The modern working environment ismore than 25% remote, and it’s very likely that trend will expand rather than contract owing to the cost-effectiveness of decentralization. Onboarding remote workers in a decentralized environment require a different approach than traditional onboarding.
To properly understand the best and most efficient way to onboard new personnel will require getting a bit of background on decentralization—the way it works today in some way influences the hiring pool from which you can draw. We’ll briefly explore that here, then move onto best practices as regards remote onboarding.
A Closer Look at Decentralization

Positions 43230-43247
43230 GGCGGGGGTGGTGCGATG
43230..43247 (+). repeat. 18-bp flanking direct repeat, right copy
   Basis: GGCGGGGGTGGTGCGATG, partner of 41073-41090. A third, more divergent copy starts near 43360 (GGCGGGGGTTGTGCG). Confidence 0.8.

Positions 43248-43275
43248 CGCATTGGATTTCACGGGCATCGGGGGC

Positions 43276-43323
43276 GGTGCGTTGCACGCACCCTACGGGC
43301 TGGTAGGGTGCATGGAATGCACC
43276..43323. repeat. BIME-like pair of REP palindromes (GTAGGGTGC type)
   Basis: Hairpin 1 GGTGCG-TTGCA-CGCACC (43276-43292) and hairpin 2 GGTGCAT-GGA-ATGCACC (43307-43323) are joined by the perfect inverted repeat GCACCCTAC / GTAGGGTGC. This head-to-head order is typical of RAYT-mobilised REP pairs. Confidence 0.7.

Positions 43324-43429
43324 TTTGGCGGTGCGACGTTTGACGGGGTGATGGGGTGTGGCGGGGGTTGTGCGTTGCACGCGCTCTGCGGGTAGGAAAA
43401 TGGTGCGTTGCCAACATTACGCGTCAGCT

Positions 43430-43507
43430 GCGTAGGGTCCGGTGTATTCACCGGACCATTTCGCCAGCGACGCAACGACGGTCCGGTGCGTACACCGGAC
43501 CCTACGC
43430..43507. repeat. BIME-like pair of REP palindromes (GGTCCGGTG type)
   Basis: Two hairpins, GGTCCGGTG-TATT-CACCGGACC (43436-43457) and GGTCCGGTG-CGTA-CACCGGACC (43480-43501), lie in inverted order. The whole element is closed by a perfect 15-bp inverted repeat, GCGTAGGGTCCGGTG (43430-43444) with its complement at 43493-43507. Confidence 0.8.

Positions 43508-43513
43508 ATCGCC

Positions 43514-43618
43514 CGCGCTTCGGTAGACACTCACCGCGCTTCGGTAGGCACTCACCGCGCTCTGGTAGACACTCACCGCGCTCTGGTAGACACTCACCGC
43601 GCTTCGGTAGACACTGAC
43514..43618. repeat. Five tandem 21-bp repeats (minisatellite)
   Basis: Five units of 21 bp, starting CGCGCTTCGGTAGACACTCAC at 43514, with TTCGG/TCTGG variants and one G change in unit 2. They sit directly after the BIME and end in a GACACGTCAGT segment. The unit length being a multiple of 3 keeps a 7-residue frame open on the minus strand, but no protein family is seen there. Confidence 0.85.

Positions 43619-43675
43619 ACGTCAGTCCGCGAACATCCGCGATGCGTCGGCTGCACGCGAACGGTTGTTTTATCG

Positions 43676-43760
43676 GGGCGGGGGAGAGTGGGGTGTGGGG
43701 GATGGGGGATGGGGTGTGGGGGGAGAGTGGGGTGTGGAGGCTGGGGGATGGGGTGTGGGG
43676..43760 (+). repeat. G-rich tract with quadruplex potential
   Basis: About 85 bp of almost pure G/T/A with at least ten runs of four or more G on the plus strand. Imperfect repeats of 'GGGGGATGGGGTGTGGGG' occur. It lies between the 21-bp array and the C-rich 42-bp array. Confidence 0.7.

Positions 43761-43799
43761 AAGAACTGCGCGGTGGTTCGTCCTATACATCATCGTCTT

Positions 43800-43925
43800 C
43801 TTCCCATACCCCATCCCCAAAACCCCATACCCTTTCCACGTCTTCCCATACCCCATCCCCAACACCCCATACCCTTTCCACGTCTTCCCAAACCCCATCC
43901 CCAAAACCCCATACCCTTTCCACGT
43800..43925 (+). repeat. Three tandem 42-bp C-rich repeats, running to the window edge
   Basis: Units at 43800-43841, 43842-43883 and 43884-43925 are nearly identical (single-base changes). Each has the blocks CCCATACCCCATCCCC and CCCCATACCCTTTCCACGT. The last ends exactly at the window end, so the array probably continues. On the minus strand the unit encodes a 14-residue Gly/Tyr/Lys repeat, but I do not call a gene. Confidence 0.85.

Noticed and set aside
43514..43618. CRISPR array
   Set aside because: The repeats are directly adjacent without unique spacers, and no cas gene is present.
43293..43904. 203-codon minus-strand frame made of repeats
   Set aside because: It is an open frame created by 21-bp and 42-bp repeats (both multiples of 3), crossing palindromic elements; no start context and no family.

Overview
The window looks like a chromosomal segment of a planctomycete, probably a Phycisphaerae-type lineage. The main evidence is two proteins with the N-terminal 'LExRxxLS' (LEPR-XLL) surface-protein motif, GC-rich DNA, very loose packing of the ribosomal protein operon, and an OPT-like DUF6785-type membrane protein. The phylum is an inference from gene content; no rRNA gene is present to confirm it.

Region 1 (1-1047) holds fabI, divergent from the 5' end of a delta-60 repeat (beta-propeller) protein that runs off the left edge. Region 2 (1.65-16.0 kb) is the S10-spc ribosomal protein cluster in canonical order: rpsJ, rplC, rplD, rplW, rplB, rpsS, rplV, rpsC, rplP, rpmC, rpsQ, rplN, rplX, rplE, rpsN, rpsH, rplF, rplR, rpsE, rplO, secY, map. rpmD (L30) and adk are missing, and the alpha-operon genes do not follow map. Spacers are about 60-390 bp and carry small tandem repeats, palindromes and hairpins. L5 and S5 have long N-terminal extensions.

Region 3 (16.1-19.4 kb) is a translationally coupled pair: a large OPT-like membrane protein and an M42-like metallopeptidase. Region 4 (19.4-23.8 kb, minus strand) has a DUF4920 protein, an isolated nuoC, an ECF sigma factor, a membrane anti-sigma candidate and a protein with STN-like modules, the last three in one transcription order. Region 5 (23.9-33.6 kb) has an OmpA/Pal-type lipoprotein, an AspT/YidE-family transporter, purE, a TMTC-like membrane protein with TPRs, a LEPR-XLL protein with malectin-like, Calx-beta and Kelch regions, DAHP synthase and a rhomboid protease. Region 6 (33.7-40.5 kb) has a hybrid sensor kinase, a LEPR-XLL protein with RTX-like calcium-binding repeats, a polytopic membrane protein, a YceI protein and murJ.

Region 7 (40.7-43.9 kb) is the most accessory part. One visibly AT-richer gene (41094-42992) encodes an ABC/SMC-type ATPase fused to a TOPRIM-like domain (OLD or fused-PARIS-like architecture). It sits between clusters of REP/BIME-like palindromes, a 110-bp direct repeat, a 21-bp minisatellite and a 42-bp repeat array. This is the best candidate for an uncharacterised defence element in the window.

Decentralized infrastructure was already coming over the horizon before the 2020’s disaster. Through solutions like BYOD, or Bring Your Own Device, businesses were seeing greater productivity. BYOD protocols allow workers to get done what they need to at home, often on their own schedule.
The vast majority of modern responsibilities in white-collar businesses don’t require the sort of nine-to-five operational design that’s been the norm over the last few generations. A lot can be done more efficiently at home—BYOD is more productive, for example—not only for white-collar industries but blue-collar businesses as well.
Owing to modern tech capabilities, workers with any company allowing BYOD solutions don’t have to commute, they don’t have to spend money on gas in addition to the time lost, they don’t have to set up a cubicle or deal with coworkers that are sometimes antagonistic—the list goes on. Meanwhile, businesses don’t need to pay rent for workspace or parking.